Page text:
One Year On... Philter Brewing

It has been a year since Sam Fuss, Mick Neil and Stef Constantoulas launched Philter Brewing’s own venue after a three-year search for a site.

But finding the right location in Marrickville seemed like a minor worry compared to what was to await them upon opening. The Philter brewpub, like several others, opened for the first time in-between snap lockdowns and a global pandemic.

“It’s been interesting! Very rewarding, but also challenging,” explained co-founder Mick Neil.

“I think the hardest thing is for us is to actually realise the operation’s full potential due to COVID-19. In the whole 12 months of having the venue, we only experienced about four to six weeks total of being allowed to stand in the venue.

“So we’ve been hamstrung by that a little bit, but it’s exciting to look at it and think when we do get back to normal, this place is going to be amazing and it will really pay us dividends.”

The move from nomad beer brand to bona fide brewery is a move many brands can only dream of and aspire to.

“Moving from being a gypsy brewer to a vertically integrated brewery with front-to-end production capability, has been amazing for the business,” admitted Neil.

“We can be nimble, test new products the way Sam [Fuss, head brewer] wants them and bring them to market without relying on someone else to do it.

“The other bit is the cash flow – it is so much better. Everyone says it, but we took the choice to start as a gypsy brewer because we want to build the brand before the brewery, a lot of people do it the other way. But now we have space, it allows us to take control of our own destiny.”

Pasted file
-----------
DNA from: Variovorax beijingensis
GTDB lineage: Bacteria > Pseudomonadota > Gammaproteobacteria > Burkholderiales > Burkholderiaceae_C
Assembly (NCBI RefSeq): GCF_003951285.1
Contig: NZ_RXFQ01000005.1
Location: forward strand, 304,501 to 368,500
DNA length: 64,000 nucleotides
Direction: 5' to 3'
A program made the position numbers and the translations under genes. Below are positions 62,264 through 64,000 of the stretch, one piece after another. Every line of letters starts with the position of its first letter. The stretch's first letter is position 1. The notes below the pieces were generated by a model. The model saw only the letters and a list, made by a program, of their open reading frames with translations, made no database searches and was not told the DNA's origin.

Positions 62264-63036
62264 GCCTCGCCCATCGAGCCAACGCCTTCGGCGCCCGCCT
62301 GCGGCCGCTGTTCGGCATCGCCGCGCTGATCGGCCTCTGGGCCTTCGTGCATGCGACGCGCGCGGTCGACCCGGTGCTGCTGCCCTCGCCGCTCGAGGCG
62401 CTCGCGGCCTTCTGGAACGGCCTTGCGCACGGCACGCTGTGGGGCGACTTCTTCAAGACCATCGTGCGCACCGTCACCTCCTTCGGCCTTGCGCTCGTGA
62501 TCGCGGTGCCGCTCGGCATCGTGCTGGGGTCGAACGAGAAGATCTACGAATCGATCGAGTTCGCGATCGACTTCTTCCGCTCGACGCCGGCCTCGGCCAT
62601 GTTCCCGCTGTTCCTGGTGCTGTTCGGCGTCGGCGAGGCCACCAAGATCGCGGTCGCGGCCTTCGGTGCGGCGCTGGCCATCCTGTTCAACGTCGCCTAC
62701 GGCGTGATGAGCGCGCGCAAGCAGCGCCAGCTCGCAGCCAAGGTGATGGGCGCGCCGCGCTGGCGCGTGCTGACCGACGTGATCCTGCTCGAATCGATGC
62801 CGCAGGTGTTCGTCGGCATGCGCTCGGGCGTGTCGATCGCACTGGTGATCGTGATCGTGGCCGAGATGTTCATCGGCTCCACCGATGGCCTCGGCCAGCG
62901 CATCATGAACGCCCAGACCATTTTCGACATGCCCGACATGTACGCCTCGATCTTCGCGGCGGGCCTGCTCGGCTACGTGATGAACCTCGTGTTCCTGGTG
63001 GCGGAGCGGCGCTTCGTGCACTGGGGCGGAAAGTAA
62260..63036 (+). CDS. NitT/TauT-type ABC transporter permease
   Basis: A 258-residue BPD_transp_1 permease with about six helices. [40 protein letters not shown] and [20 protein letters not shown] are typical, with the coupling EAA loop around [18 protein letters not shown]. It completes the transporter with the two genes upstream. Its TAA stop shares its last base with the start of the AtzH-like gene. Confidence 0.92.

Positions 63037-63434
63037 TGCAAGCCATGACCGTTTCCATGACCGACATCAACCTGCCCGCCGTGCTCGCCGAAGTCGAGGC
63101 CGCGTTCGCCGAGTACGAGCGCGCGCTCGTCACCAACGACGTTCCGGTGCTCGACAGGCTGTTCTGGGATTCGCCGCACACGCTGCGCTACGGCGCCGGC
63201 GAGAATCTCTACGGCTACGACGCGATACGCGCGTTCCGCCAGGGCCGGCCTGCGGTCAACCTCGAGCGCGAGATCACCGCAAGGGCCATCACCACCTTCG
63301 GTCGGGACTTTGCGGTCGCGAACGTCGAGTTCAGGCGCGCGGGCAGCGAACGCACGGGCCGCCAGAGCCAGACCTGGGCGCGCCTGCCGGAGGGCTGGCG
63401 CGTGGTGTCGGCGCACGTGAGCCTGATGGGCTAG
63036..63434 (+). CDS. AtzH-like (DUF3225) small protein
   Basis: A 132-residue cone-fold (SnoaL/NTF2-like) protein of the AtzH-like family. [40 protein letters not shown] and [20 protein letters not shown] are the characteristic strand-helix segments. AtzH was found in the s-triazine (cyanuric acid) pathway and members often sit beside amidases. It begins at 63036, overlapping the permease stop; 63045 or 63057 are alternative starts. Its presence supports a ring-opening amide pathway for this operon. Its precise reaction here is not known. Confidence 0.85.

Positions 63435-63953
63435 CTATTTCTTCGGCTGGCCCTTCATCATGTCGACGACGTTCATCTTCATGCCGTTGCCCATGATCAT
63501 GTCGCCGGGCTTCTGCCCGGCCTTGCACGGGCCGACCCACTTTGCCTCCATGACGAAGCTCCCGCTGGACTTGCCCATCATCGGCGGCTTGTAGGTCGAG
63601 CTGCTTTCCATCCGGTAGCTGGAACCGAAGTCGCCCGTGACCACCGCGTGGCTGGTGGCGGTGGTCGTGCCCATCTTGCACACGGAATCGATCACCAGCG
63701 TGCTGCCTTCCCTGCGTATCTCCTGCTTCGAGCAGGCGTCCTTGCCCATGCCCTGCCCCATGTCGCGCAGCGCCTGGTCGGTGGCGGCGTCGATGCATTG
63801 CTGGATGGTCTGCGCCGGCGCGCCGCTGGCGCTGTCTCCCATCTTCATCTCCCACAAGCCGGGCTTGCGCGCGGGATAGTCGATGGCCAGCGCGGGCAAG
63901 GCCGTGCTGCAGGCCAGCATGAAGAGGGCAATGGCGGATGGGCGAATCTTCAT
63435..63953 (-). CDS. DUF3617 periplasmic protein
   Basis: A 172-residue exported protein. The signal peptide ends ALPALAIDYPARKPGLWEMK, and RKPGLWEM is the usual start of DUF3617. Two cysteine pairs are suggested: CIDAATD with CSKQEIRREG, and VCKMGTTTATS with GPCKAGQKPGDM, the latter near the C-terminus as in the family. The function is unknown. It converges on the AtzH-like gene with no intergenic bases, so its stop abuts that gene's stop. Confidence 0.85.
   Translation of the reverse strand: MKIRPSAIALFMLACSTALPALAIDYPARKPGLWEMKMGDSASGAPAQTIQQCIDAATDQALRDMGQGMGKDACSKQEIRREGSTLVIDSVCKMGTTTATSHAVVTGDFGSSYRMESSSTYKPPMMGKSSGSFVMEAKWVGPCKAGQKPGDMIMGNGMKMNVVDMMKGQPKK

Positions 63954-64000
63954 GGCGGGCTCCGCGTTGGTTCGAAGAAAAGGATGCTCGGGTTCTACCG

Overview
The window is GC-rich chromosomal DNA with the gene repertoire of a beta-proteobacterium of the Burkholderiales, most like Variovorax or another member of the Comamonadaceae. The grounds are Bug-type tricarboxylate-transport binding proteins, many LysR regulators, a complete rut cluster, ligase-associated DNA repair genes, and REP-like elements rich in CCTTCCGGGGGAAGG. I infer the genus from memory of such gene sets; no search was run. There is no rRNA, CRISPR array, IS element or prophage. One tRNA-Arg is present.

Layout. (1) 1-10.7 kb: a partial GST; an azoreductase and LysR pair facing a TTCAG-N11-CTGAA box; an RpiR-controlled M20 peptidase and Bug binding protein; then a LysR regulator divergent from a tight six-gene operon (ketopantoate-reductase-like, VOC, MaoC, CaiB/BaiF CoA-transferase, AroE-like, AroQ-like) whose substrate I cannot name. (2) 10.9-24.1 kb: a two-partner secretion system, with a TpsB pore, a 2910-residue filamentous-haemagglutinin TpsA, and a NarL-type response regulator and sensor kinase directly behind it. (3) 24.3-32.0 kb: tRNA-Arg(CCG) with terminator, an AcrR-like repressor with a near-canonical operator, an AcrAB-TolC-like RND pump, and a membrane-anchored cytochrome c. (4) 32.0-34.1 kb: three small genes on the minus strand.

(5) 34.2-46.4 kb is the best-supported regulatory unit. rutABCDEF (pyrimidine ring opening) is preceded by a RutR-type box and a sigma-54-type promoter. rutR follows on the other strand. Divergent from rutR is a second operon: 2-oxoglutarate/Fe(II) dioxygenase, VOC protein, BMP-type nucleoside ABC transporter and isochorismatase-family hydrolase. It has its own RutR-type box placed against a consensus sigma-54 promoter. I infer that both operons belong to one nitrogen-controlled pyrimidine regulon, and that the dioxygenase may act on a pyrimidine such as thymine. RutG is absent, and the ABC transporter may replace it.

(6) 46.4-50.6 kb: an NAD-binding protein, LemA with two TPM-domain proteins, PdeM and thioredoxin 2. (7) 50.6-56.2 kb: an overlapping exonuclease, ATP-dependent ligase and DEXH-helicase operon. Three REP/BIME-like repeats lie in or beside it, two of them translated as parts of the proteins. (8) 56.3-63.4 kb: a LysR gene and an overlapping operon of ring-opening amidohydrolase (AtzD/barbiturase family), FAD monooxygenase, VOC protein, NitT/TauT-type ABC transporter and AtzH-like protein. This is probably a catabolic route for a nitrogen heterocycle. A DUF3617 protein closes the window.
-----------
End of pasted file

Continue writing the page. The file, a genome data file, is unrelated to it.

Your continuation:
While it might be a slightly different route than others, Philter’s strategy has been well-developed from the beginning.

“We would never have been able to build a brewery of this size [in the beginning]. We’re having growing pains already even though we’re comfortable in this space, and despite the fact we’ve maxed out what we can do here without expansion,” said Stef Constantoulas.

Like many others, Philter has done the ‘pivot’ during COVID.

“We’ve had a bit more focus on the online store, offers and packs, so that’s been going really strong and that’s all we can do right now,” said Constantoulas.

“But we’ve had a bit more time, with not servicing pubs and bars. It’s allowed us to get a bit more focused on bottle shop and off-premise trade, which is really exciting from a business development point of view.”

The team have in fact not just been treading water in this period, but growing.

“We put on new staff in June and it’s about growing for us. We can’t take a backward step – we’re not going to succeed if we sit back, that’s not our approach.”

Philter beers

“The other piece, for us here, has been creating new products. It’s fun for us to be more nimble, create more products and figure out what Philter is beyond what we thought our core values were,” explained Mick.

“It’s just about great beer and no bullshit for us. We’re very true to styles and during the course we’ve discovered the strategy that is right for Philter.”

Philter have in the year launched a series of limited releases, as well as riffs on their established favourites, including a Double Red.

“It’s something we’ve always had on the backburner, doing another version of that. I think people expected us to come out with a lot of things straight away but we were filling our tanks with XPA!

“But as we’ve got back into additional contract brewing, we’ve been able to put more focus into that.”

Having the flexibility and efficiency of their own brewery means that Philter has moved into areas it might not have gone before.